The majority of the tiles are from the original Victorian construction, but there have been some later replacements, installed after high winds caused slates in the swift tower to fly off and smash the glass. These later tiles will be removed and replaced with new ones containing a UV filter sandwich layer.

On Thursday and Friday this week, the Ashmolean Museum in Oxford is hosting this year’s University Museums Group Annual General Meeting. Delegates from the meeting were treated to a view of the higher reaches of the roof thanks to a special tour by the project architects Purcell.

Moving on up

Moving on up

Moving on up

Scott Billings, Communications coordinator

Treasures of the Archive

archivetour_1 (2)

The Behind the Scenes Tours are now in full swing. Hosted here at the Museum on Tuesday afternoons, from 3-5 pm, they offer a unique look at what our collections staff get up to in their day-to-day work, as well as a rare opportunity to see items from our specimen and archive collections that are not normally on exhibit.

The first Treasures of the Archive tour took place last week and offered a beautiful display of some of the oldest and most important items in the archive collection. It included, among others, the original 18th century manuscript known as the Jones’ Icones, which features hundreds of exquisitely detailed butterfly paintings, a letter from Charles Darwin mentioning of his voyage on the Beagle, and William Smith’s personal copies of his Geological County Maps.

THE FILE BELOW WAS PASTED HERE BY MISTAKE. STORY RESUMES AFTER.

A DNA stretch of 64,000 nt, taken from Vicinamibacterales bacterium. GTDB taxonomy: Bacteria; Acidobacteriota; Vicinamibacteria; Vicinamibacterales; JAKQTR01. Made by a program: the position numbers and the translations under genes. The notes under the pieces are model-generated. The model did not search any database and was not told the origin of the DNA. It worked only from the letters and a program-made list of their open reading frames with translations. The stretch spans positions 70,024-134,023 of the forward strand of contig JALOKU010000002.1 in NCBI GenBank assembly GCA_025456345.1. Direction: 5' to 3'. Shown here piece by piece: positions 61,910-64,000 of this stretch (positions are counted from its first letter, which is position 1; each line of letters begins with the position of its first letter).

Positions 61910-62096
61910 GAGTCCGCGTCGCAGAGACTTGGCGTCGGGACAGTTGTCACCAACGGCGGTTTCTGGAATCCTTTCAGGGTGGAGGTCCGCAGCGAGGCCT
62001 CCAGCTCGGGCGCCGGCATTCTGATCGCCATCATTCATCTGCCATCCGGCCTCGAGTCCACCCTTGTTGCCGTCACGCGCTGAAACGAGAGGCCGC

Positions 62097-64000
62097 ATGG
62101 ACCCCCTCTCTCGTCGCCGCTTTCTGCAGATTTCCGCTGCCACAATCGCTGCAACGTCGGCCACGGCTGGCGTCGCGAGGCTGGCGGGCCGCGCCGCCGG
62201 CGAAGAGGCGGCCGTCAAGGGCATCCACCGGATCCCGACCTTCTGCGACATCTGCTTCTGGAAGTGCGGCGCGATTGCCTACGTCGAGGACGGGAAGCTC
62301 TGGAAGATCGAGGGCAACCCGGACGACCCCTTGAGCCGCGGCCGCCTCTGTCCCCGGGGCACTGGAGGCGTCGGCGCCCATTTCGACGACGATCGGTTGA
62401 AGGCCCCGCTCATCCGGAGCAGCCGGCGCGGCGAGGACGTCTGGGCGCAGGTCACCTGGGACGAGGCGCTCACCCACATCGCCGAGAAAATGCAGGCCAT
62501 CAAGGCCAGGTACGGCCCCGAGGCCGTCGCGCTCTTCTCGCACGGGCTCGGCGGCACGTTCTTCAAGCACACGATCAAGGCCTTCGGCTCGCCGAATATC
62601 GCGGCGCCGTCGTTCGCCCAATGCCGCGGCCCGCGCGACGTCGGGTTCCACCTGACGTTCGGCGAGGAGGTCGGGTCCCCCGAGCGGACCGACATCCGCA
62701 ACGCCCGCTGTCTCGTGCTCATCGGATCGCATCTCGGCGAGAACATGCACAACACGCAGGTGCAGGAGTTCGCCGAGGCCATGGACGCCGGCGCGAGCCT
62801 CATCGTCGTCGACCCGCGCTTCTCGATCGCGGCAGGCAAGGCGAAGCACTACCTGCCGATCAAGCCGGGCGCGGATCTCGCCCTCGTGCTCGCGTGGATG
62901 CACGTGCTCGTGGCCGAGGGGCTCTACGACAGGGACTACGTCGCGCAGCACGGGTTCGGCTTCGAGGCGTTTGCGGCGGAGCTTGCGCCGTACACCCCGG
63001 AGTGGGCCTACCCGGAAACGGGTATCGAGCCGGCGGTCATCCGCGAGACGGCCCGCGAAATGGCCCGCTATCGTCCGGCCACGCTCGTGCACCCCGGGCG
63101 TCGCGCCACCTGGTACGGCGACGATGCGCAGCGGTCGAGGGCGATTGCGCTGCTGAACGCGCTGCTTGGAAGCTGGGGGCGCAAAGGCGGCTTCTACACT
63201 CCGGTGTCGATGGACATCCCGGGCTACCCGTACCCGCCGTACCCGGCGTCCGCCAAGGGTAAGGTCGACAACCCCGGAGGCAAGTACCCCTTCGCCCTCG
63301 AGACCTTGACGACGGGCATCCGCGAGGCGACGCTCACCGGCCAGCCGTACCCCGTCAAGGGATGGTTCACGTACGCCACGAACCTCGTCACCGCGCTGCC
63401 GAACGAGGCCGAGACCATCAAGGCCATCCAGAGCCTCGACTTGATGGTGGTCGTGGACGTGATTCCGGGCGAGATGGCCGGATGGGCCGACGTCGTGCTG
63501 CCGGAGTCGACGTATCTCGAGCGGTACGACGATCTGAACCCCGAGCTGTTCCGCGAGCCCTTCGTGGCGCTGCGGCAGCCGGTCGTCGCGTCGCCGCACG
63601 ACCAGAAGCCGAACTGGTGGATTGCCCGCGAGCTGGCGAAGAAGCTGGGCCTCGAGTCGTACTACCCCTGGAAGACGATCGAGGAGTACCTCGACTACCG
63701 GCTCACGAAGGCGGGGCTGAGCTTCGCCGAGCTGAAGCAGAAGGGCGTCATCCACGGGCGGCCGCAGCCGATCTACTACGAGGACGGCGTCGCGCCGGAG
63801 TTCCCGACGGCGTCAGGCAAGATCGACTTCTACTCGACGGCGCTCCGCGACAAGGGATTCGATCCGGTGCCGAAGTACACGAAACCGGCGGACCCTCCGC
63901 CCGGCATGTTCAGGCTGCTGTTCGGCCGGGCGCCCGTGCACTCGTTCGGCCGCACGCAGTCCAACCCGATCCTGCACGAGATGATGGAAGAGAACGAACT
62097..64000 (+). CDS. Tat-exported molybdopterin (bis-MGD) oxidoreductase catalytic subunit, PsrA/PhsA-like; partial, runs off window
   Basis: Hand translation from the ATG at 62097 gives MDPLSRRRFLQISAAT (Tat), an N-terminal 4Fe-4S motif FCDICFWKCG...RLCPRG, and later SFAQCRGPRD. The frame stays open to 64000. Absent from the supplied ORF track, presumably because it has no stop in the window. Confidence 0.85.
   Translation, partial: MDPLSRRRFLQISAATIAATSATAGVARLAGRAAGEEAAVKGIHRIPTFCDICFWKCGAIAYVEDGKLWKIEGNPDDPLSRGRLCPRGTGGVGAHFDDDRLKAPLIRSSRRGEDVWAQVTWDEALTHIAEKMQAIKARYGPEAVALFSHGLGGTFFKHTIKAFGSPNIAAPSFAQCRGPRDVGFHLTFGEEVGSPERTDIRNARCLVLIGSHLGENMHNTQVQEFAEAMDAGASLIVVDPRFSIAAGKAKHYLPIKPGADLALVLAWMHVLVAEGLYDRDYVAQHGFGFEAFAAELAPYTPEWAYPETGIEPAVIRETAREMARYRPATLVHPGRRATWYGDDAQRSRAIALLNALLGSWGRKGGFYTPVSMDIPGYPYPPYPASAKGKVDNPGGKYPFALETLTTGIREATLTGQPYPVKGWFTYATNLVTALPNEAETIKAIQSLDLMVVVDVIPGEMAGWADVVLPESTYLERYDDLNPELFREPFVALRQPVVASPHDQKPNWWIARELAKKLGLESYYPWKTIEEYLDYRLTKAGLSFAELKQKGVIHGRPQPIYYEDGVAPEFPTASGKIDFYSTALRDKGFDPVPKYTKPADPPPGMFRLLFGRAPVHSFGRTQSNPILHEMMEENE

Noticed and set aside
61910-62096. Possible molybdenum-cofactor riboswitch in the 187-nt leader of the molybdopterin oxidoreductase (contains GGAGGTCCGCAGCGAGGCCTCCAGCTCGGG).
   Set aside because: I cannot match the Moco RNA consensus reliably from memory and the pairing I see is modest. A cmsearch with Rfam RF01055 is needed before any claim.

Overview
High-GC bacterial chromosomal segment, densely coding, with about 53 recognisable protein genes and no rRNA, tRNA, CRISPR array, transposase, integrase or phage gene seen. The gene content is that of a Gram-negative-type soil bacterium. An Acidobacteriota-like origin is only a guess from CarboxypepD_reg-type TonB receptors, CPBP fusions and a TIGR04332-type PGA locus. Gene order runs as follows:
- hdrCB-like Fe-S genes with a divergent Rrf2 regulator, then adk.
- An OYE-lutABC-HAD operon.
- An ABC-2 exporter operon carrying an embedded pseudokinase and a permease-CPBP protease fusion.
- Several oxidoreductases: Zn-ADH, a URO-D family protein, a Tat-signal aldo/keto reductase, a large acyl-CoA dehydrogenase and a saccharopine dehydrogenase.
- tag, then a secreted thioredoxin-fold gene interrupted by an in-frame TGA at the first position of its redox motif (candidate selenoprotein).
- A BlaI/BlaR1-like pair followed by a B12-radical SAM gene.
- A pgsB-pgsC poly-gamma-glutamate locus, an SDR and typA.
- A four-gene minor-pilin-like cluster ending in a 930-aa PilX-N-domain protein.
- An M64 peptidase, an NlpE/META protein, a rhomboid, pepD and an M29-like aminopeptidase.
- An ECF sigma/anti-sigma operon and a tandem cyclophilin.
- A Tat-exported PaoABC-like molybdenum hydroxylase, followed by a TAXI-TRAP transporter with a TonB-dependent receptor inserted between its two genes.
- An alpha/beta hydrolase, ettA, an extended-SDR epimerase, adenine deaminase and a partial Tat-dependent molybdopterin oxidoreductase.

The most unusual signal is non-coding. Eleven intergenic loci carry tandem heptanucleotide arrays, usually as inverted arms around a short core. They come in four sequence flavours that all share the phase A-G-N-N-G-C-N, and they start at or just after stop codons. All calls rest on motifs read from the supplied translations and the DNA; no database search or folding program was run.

There will be two more opportunities to join this great tour, on 2 April and 21 May 2013; but with tours being offered by every department there are sure to be many more that will catch your fancy. There are even tea and biscuits at the end!

Tours can be booked through the University Online Shop and are only £5 per person. Coming up in the next few weeks, we have the first of the Entomology Highlights Tours, behind the scenes in Zoology, and a special themed tour centred around female fossil hunters Mary Anning and Elizabeth Philpot – all sure to be a great afternoon out. To see a complete listing visit our website.

If you have a group that is interested in any of our Behind the Scenes Tours, but you cannot make the advertised times, please contact to discuss options for private tours.

Kate Santry, Head of Archival Collections